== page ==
Parking at the University of Memphis will be more difficult and possibly more expensive in the years to come.
The University will eliminate one-third of general parking on the main campus when construction of a new recreation center and pedestrian bridge begins. The bridge will cross railroad tracks parallel to Southern Avenue.
U of M officials proposed building a new $18.6 million parking lot to make up for lost space in the Student Government Association Senate on Thursday. But the funding for this garage, like that for the recreation center and the bridge, will largely come from an increase in tuition fees. Under this plan, parking fees for most full-time students would increase by 65%.
The average student would pay $27 more per semester. U of M students will also be responsible for the $18.6 million garage for the next 30 years.
The student senate does not have the power to raise tuition fees, but it is expected to vote on whether or not to agree with the fee hike on February 4 when it 7:30 p.m. meeting.
>>>Here are more details on the parking spaces that will be removed
However, if the University doesn’t build the garage, it will lose 695 parking spaces after the new recreation center and bridge are built, said Angela Floyd, director of parking and transportation services at the U of M.
Still, some members of the senate seemed disappointed by the numbers.
After subtracting the number of parking spaces lost to the new recreation center and bridge, the expanded garage and other parking lots will only add an additional 245 parking spaces to the main campus.
“If we get rid of 695 spaces, there will be no choice but to let people park at Park Avenue and shuttle them there.” -Â Angela Floyd, Director of Parking and Transportation Services at the U of M.
A student senator asked if it was worth the $18.6 million price tag.
Floyd said that if fees were not increased to build the garage, parking on main campus would be impossible for many students.
“I don’t know if any of you were out in the general parking lots Tuesday and Thursday between 10 a.m. and noon, but it’s pretty tight,” Floyd said. “If we get rid of 695 spaces, there will be no choice but to let people park at Park Avenue and shuttle them there.”
U of M can gain less than 250 spaces by raising tuition and building an $18.6 million parking garage or it will lose about 700 parking spaces after the new recreation center and building are completed. pedestrian bridge. Ali Kingston, chairman of the SGA Senate, said parking fees should be increased.
“I think the parking lot needs to be built,” she said. “Students will be even angrier if they have to park on campus on Park Avenue. This will add more time to the trip. Most members of the student senate voted in favor of building the new recreation center and knew it would eliminate some of the parking lot, Kingston said.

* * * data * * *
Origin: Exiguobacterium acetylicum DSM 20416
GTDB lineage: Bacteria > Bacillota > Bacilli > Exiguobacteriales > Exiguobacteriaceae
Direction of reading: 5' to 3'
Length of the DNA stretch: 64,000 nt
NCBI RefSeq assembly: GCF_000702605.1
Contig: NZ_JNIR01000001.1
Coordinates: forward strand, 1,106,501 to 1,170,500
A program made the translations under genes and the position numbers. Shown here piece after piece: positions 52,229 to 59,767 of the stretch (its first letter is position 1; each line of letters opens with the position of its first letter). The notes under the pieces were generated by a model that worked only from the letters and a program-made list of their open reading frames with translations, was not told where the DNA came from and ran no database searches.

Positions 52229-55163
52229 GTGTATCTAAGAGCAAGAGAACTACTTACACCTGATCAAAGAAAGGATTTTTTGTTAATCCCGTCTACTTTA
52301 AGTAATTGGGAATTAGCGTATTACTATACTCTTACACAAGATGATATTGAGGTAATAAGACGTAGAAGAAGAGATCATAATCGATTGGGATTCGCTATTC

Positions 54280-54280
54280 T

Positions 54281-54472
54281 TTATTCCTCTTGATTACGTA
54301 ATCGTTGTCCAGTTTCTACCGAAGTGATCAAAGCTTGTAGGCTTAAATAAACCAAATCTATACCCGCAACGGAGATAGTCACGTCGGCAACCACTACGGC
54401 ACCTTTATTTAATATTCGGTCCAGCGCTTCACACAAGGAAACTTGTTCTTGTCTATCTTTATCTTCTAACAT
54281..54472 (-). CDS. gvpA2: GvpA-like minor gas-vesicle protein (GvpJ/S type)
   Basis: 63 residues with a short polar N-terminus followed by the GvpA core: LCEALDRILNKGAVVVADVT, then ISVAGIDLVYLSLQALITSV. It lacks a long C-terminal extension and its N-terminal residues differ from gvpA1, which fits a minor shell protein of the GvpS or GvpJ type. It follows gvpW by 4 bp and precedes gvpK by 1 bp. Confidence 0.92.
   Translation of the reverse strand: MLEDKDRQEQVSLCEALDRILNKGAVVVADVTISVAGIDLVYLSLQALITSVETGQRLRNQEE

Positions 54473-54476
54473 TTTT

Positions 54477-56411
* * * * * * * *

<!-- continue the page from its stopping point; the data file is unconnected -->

“It was very clear that we had to put it somewhere,” she said. “But a lot of research and time went into trying to make our rec more competitive. It was amazing that we got past the land bridge and recreation center. Parking was a big deal but it wasn’t as important as some of the other issues we were facing at the time.
Tuition fee hike
Currently, most full-time students pay a mandatory $42 per semester to park on the U of M main campus.
These same students will pay $69 per semester starting in fall 2017 to pay for the new parking lot.
“We really want to replenish what will be taken from the main campus to make it convenient for students,” Floyd said. “But it will cost money. We tried to apply for a grant, but it was refused.
Students who pay for priority parking will pay $95 per semester starting in fall 2017, only $5 more than what they pay now.
Floyd said most students don’t even know they pay to park on campus at the University of Memphis. Yet parking fees collected from students almost entirely pay for the $3.4 million needed to fund the U of M’s Department of Parking and Transportation Services.
“We don’t receive any state funding,” Floyd said. “Whatever money we bring in from our revenue streams – which are primarily permit sales, citations and meters – all of that is used to pay for all of our operations.”
Although U of M’s parking and transportation services have a renewal and replacement fund, which acts as a departmental savings account, much of it has been spent on expanding the parking lot or on new technologies.
The University spent $1.6 million to create 725 additional parking spaces on Park Avenue, the Community Health Center and Alumni Grounds. U de M has also designated $1.4 million from its renewal fund for new technologies. Soon, priority lot doors will open automatically when a priority smart tag is detected.
U of M is working on a cellphone app that will show how many parking spaces are available at any lot on campus. New sensors that will soon be installed in Blue Line shuttles will give a more accurate count of the number of people using each route.
“It will let us know which routes we should eliminate,” Floyd said.
The Blue Line, which is funded by parking services, was a hot topic at the student senate meeting.
Many students feel like the shuttles are empty, but Floyd said nearly 60,000 students ride the shuttles each school year.
“The Blue Line is here to stay,” Floyd said.